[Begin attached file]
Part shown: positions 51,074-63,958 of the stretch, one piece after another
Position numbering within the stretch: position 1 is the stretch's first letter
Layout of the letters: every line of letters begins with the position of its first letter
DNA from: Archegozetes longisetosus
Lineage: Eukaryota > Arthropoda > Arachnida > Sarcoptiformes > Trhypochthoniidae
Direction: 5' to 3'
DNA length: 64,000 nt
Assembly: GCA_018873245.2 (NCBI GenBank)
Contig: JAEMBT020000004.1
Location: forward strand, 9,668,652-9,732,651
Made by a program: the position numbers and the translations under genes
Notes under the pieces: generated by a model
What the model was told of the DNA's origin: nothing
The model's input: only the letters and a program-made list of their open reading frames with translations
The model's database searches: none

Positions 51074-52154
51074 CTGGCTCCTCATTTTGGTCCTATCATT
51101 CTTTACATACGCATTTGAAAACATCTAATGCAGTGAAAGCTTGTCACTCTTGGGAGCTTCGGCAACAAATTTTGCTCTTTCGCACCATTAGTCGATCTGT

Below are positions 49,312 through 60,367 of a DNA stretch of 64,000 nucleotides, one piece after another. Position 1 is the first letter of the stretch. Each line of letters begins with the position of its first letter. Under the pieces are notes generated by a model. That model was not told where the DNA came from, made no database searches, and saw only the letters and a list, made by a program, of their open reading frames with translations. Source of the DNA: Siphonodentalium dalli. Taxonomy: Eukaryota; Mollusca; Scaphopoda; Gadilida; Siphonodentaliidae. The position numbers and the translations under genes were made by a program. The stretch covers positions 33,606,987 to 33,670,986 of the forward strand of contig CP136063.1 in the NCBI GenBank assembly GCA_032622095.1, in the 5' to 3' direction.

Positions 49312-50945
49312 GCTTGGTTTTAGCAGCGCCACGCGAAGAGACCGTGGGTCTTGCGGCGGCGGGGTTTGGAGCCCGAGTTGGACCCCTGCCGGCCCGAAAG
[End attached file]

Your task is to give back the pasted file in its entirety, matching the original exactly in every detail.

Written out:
Part shown: positions 51,074-63,958 of the stretch, one piece after another
Position numbering within the stretch: position 1 is the stretch's first letter
Layout of the letters: every line of letters begins with the position of its first letter
DNA from: Archegozetes longisetosus
Lineage: Eukaryota > Arthropoda > Arachnida > Sarcoptiformes > Trhypochthoniidae
Direction: 5' to 3'
DNA length: 64,000 nt
Assembly: GCA_018873245.2 (NCBI GenBank)
Contig: JAEMBT020000004.1
Location: forward strand, 9,668,652-9,732,651
Made by a program: the position numbers and the translations under genes
Notes under the pieces: generated by a model
What the model was told of the DNA's origin: nothing
The model's input: only the letters and a program-made list of their open reading frames with translations
The model's database searches: none

Positions 51074-52154
51074 CTGGCTCCTCATTTTGGTCCTATCATT
51101 CTTTACATACGCATTTGAAAACATCTAATGCAGTGAAAGCTTGTCACTCTTGGGAGCTTCGGCAACAAATTTTGCTCTTTCGCACCATTAGTCGATCTGT

Below are positions 49,312 through 60,367 of a DNA stretch of 64,000 nucleotides, one piece after another. Position 1 is the first letter of the stretch. Each line of letters begins with the position of its first letter. Under the pieces are notes generated by a model. That model was not told where the DNA came from, made no database searches, and saw only the letters and a list, made by a program, of their open reading frames with translations. Source of the DNA: Siphonodentalium dalli. Taxonomy: Eukaryota; Mollusca; Scaphopoda; Gadilida; Siphonodentaliidae. The position numbers and the translations under genes were made by a program. The stretch covers positions 33,606,987 to 33,670,986 of the forward strand of contig CP136063.1 in the NCBI GenBank assembly GCA_032622095.1, in the 5' to 3' direction.

Positions 49312-50945
49312 GCTTGGTTTTAGCAGCGCCACGCGAAGAGACCGTGGGTCTTGCGGCGGCGGGGTTTGGAGCCCGAGTTGGACCCCTGCCGGCCCGAAAG